A great deal of well-done Horror movies in recent years are coming out of New Zealand. From 2014’s award winning The Babadook to 2014’s mockumentary What We Do in the Shadows, latest release The Dead Room joins this prestigious list. Written by Kevin Stevens (Edwin: My Life as a Koont 2013) and Jason Stutter (Diagnosis: Death 2009, Edwin: My Life as a Koont 2013), who also directed, The Dead Room was aptly released on Halloween 2015 in New Zealand via Centron Pictures. Picked up by IFC Midnight, the film made its American debut on April 8, 2016 and is now available on Video on Demand for Horror fans to see what all the talk is about.
Set in modern times in rural New Zealand, a family has fled their home amidst claims of it being haunted. After they have left, two scientists, Scott Cameron (Jeffrey Thomas: The Hobbit: An Unexpected Journey 2012, The Hobbit: The Desolation of Smaug 2013) and Liam Andrews (Jed Trophy: The Hobbit: The Battle of the Five Armies 2014, The Shannara Chronicles 2016), along with Psychic Holly (Laura Petersen: Shopping 2013) arrive at the property to investigate the cause of the disturbances. Scott and Liam, being scientifically minded, look for logical, rational explanations, recorded by equipment. Yet, with Holly at their side, they hope to obtain a deeper insight into the house’s goings on. At 3.00 AM, the front door opens and the house rattles as if someone is walking through. Their differences cause some conflicts as Holly’s initial feelings in relation to minor disturbances do not appear on camera, and Scott rationalizes the occurrences.
The next morning, after a lack of further activity, Holly provokes the spirit and receives the response she hopes for. The paranormal activity in the house amplifies thereafter in a repetitive fashion. A definite entity appears to be haunting the house, and takes a particular liking to Holly. It becomes clear whoever it is, it does not want them in the house and is likely the reason the owners left. Holly and Liam want to leave, but Scott convinces them to stay one more night to capture the proof they have always wanted.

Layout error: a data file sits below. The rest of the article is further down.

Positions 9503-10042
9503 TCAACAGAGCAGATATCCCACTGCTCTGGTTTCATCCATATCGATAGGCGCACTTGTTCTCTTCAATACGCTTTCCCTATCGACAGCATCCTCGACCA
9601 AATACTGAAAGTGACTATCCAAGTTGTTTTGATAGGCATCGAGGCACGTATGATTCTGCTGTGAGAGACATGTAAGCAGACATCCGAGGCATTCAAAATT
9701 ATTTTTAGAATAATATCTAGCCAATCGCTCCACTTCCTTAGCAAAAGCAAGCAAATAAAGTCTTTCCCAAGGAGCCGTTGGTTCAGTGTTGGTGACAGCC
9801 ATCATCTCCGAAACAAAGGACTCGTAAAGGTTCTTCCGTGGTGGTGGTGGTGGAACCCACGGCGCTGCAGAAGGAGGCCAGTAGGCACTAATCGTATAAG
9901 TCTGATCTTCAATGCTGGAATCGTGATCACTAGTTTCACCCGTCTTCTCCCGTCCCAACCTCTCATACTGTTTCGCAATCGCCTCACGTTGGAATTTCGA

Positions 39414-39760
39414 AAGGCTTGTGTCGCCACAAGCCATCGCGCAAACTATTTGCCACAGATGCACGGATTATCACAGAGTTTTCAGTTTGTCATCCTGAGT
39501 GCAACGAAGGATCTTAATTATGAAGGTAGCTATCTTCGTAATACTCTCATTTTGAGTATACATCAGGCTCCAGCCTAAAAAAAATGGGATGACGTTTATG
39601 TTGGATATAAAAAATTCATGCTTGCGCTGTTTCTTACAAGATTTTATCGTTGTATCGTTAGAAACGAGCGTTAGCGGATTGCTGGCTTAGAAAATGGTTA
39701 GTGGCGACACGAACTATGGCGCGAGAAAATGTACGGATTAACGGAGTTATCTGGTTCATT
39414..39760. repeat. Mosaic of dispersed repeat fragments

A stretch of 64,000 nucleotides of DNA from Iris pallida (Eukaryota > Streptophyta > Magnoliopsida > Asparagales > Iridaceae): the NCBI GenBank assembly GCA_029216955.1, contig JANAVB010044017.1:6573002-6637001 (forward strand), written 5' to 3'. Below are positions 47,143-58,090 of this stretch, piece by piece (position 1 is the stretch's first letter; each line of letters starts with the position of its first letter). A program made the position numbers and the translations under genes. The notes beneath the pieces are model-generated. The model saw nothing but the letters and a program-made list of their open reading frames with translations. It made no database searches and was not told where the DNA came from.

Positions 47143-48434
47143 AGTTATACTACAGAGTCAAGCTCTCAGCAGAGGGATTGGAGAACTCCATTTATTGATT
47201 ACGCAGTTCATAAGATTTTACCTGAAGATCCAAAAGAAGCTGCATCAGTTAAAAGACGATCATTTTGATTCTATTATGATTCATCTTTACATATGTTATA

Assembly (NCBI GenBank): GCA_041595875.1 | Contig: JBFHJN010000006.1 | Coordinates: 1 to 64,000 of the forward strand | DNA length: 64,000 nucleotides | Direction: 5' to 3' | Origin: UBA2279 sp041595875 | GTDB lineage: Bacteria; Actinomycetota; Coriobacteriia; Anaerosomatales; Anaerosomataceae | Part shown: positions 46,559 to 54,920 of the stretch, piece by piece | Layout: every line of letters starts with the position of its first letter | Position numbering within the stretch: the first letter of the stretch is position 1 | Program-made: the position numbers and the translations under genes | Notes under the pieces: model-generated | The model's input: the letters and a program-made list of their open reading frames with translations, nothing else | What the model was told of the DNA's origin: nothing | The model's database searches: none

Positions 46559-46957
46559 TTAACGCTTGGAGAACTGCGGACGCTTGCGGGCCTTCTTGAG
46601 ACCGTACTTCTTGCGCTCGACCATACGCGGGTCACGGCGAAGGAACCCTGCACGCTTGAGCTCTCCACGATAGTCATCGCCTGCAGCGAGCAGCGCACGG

During the night, they get what they asked for, and a whole lot more. Scott and Holly are forced to perform an exorcism on the house and the entities leaves. Convinced they have solved the problem and can scientifically prove the paranormal, the group begins to pack up. However, strange noises lead them to discover a hidden cellar under the house containing a mummified woman chained by the hands and feet. Holly is emotionally affected and Scott and Liam follow her out, and call the police. However, when the police arrive, the body has disappeared. Rather than the salvation they hoped, a whole new hell is unleashed upon the house.
The Dead Room is a slow starter, but quickly picks up the pace. However, despite great acting by the small cast and a solid script, the first three quarters of the film is made up of cliche moments. The film then takes a dramatic twist and offers something unique and exciting. The problem with this is, by the time it happens, the viewer has usually lost interest. It might not offer anything other than a different perspective, but despite this, should the viewer stay, the cinematography by Grant Atkinson (Ben and Jeremy’s Big Road Trip 2010, Fry’s Planet Word 2011) as well as the special effects are solid, plus there are a few jump-out-of-the-seat moments.
Some interesting facts regarding filming of The Dead Room, while the makers visited the film during pre-production, they experienced unusual problems with their equipment. In addition, The Dead Room is inspired by an New Zealand Urban Legend regarding a house in central Otago, New Zealand. The real house’s front door is known to open by itself, and when the filmmakers visited it, it was open despite having two locks. It appears there is some basis behind the legend. A decent story and worth watching, The Dead Room will be available on Blu-ray/DVD as of September 6th. CrypticRock.com gives The Dead Room 3 out of 5 stars.